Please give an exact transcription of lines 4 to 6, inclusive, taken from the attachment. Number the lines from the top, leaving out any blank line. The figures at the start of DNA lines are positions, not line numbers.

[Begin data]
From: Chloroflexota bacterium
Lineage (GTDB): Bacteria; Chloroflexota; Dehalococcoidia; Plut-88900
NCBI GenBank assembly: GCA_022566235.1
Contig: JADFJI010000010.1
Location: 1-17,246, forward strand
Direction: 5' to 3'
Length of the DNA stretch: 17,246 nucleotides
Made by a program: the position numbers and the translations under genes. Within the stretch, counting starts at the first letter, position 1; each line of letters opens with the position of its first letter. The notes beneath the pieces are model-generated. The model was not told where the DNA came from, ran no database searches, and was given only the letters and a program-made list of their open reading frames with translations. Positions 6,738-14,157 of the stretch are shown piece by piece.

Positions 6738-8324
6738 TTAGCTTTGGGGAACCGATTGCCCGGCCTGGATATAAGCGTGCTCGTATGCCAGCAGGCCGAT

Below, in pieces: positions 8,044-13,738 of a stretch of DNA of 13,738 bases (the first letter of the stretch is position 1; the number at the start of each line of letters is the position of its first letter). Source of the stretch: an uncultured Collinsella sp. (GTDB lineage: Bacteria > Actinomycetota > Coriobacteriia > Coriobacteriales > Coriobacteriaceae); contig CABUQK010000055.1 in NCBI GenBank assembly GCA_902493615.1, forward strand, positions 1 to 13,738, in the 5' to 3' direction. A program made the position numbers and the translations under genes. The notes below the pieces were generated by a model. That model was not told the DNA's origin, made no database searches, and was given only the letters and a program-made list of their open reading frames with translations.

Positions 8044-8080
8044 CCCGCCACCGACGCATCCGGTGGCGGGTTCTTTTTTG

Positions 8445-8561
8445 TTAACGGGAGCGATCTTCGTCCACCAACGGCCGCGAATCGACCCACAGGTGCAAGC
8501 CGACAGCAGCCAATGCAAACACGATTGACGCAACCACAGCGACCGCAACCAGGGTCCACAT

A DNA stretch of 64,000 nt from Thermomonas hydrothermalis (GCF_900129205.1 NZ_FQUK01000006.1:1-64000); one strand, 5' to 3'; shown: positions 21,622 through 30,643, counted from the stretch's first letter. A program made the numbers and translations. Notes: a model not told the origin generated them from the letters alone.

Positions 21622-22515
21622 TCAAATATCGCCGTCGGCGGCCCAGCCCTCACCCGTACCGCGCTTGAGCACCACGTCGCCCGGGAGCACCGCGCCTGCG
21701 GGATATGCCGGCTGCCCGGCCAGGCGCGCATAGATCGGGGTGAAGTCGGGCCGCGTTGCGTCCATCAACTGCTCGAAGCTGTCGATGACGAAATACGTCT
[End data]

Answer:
Contig: JADFJI010000010.1
Location: 1-17,246, forward strand
Direction: 5' to 3'